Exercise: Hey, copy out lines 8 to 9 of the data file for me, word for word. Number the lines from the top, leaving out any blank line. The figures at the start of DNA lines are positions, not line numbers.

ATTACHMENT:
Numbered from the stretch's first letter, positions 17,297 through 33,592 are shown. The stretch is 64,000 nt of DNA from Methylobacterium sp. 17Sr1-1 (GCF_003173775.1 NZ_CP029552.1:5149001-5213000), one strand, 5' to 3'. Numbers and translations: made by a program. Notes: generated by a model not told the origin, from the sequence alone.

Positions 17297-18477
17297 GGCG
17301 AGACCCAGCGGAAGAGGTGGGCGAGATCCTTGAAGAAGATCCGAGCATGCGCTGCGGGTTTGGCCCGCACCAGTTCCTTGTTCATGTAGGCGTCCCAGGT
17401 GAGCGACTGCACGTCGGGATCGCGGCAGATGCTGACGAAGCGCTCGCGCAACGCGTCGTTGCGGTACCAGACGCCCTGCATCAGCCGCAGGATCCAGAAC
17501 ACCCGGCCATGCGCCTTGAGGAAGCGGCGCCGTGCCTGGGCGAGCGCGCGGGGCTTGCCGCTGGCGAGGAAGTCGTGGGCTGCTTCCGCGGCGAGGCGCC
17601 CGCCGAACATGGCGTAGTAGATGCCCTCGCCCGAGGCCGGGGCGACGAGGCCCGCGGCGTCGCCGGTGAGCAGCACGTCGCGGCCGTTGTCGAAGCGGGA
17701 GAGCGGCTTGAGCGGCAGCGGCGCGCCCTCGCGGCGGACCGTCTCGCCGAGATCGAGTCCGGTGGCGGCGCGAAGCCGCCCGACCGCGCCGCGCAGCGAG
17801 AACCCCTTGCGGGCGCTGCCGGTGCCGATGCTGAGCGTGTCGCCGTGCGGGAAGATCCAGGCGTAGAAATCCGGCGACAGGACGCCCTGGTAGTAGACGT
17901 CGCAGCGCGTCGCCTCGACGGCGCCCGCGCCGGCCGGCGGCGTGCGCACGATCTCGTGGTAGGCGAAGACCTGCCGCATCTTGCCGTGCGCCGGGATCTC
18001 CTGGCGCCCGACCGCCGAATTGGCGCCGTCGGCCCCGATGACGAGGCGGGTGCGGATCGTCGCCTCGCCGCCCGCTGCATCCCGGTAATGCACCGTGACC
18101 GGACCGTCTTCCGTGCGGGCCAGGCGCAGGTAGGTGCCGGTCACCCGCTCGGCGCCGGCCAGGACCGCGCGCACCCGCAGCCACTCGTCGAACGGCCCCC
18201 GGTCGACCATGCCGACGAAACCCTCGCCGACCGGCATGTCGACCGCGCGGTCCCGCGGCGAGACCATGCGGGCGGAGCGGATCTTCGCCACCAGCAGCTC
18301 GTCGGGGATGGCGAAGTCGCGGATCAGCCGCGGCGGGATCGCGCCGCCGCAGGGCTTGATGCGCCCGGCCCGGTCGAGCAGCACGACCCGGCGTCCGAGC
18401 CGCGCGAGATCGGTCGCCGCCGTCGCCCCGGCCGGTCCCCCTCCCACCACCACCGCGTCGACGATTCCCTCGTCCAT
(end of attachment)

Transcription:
17701 GAGCGGCTTGAGCGGCAGCGGCGCGCCCTCGCGGCGGACCGTCTCGCCGAGATCGAGTCCGGTGGCGGCGCGAAGCCGCCCGACCGCGCCGCGCAGCGAG
17801 AACCCCTTGCGGGCGCTGCCGGTGCCGATGCTGAGCGTGTCGCCGTGCGGGAAGATCCAGGCGTAGAAATCCGGCGACAGGACGCCCTGGTAGTAGACGT